The Muzei Plugin API and Android’s Evolution

When Muzei was originally released by Roman Nurik, Android 4.4 KitKat had just come out. With a plugin architecture that allowed other apps to build their own wallpaper source, quite a few apps came out that took advantage of that flexibility.

While there’s been a number of additions to the API such as the ability to access the current wallpaper information, the wallpaper source API hasn’t seen any significant changes: it is still based on started Services and AlarmManager.

That’d be great (stable APIs!), except for the fact that Android has evolved considerably since Android 4.4.

Not your traditional Android app

From the beginning, it was clear that Muzei was not your traditional Android app. Muzei itself is a live wallpaper — instead of being a static image, Muzei is responsible for drawing a dynamic background and is able to respond to interactions like double tapping to temporarily unblur the image.

But where Muzei really differs from most apps is in the plugin infrastructure. As Muzei is the ‘front-end’ of the system, many of the plugins don’t have any launcher activity at all — some don’t even have a settings activity, relying on good defaults and Muzei’s built in controls.

This means that Muzei plugins aren’t often explicitly launched by the user. This comes into play particularly when it comes to App Standby.

What is App Standby?

App Standby was introduced in Android 6.0 as a way to reduce the battery impact for apps that are not being actively used. These ‘idle’ apps are unable to access the network and their pending jobs and syncs are held. Of course, since these restrictions are for saving battery, they are temporarily released when the device is charging as well as at least once a day.

Obviously, the best case scenario is your app never being marked as idle. Unfortunately, the primary method of not being marked as idle is to have the user launch your app. As Muzei is designed to run continuously in the background as your wallpaper, the chances of a Muzei plugin to be actually launched by the user (say, loading up the plugin’s settings activity) before the ~3 day time period before being marked as idle is very low.

Muzei itself avoids App Standby while active by virtue of the second way to avoid being marked as idle: by being a foreground process (something automatically granted to the current live wallpaper app). However, you can also be a foreground process by running a Service in the foreground or if the system determines that another foreground process has a direct dependency on your process (this is the case when using a bound Service or a Content Provider). Apps that generate a notification seen by the user are another way to denote an app as active.

The first step in solving a problem is recognizing there is one

So it turns out that the vast majority of Muzei plugins are marked as idle a few days after working perfectly. I know because I see the negative reviews for Muzei and have read through the negative reviews for a number of plugins.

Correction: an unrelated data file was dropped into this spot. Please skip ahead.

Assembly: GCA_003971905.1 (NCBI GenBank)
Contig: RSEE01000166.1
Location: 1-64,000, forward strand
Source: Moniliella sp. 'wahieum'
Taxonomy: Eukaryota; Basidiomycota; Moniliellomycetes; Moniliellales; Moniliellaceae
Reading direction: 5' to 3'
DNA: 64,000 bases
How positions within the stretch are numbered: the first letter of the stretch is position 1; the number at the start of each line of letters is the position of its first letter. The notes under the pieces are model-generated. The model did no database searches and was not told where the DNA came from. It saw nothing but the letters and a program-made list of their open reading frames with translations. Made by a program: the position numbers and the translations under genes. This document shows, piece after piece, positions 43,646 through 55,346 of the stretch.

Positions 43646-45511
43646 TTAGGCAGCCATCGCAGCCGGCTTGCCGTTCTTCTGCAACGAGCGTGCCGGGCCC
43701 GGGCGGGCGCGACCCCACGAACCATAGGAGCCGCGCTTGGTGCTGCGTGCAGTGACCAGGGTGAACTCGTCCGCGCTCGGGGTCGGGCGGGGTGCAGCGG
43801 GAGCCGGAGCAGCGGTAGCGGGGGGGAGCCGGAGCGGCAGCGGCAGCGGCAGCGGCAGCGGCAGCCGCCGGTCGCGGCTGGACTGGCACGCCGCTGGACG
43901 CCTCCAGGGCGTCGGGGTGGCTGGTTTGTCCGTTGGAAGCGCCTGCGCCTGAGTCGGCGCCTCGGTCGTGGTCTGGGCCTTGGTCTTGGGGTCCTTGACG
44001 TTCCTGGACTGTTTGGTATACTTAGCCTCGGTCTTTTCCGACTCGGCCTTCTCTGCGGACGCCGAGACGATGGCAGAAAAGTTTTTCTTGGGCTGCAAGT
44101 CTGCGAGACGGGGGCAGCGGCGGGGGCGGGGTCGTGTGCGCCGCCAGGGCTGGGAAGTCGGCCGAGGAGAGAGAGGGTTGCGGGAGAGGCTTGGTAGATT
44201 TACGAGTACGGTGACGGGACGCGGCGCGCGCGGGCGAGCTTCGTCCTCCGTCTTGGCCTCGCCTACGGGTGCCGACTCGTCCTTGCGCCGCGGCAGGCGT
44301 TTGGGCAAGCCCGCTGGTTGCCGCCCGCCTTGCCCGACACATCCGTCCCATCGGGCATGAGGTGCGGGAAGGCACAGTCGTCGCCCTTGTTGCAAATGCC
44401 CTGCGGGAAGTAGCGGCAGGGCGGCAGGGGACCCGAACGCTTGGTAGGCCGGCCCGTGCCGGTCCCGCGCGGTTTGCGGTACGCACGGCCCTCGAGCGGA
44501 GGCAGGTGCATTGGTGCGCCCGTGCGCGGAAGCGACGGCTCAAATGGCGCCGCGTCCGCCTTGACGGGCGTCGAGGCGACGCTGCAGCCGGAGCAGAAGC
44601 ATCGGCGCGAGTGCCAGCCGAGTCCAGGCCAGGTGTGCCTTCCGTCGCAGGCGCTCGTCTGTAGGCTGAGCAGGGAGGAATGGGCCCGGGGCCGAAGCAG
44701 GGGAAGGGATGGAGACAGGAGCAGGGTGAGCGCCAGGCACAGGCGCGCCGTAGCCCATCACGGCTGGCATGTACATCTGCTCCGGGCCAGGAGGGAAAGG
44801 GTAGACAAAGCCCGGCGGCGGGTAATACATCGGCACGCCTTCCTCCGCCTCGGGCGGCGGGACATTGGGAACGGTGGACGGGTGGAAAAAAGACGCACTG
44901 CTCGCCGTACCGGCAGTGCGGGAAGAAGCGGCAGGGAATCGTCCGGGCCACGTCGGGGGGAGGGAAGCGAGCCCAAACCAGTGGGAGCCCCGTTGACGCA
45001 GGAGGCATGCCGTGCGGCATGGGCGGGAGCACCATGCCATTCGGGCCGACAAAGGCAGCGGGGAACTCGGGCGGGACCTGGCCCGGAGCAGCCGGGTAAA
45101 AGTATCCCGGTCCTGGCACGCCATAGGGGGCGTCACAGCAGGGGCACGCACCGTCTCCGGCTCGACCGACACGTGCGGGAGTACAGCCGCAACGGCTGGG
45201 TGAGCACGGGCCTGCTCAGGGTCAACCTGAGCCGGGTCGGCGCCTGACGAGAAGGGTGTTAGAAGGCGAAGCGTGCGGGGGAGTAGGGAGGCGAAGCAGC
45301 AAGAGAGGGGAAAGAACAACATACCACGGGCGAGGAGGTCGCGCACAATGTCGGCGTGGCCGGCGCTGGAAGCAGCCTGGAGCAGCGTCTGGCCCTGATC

I’m sorry.

Muzei plugins have limited tools available to them, none of them offering a particularly good user experience. Using startForeground when loading your artwork forces you to create a notification for something that should be seamlessly done in the background. Asking the user to opt you out of battery optimizations is an extremely heavy hammer that affects your entire app and reduces the effectiveness of Doze as well (which actually doesn’t pose any concern to Muzei since Doze is only on when the screen is off).

Note: if you’re a user just trying to get things working on the current version of Muzei, disabling battery optimizations for your plugin of choice is the best way to get things working in the short term.

Moving away from the local maxima

In so many ways, the current API is amazing. It handles so much for you that it is incredibly easy to build a plugin with just a single Service. However, that provided structure now serves as a ‘local maxima’ where any change that would allow it to adapt to Android 6.0’s App Standby, Android 7.0’s restrictions on CONNECTIVITY_ACTION, and the upcoming Android O's background service limitations will change the API so much as to render it quite significantly different and entirely backward incompatible ways.

But you know what? I’m up for it. Let’s make it so that if you hit the ‘Next Artwork’ button, it actually works every time. Let’s make it so that users aren’t surprised by large amounts of data usage coming from Muzei or its plugins. Let’s make it so that Muzei and its plugins are well set up to be good Android citizens and provide the best experience without affecting the overall system health or battery life.

What’s next

I’ve been prototyping updates to the API that have been extremely promising. When they’re in a working state (or perhaps even a bit before that), I’ll be talking about them here on Medium as well as in the Muzei Google+ Community, which I’d strongly recommend you join.

A few quick FAQs:

  • Yes, there will be a considerable overlap in time when both the current and new APIs are supported.
  • Yes, there will be public betas that allow you to test your new plugin without negatively affecting users running the production version of Muzei (your app will be able to support both sets of APIs and versions of Muzei simultaneously)

The goal is for the new API to be public and in a production version of Muzei before the end of 2017.

If you’re a plugin developer, I’d love to look through your current plugin code and understand how you are currently using the APIs to ensure that the new API covers your use cases well. If it is already open source, please send a link to your project to and if it isn’t open source, feel free to send what code you can to the same email address.

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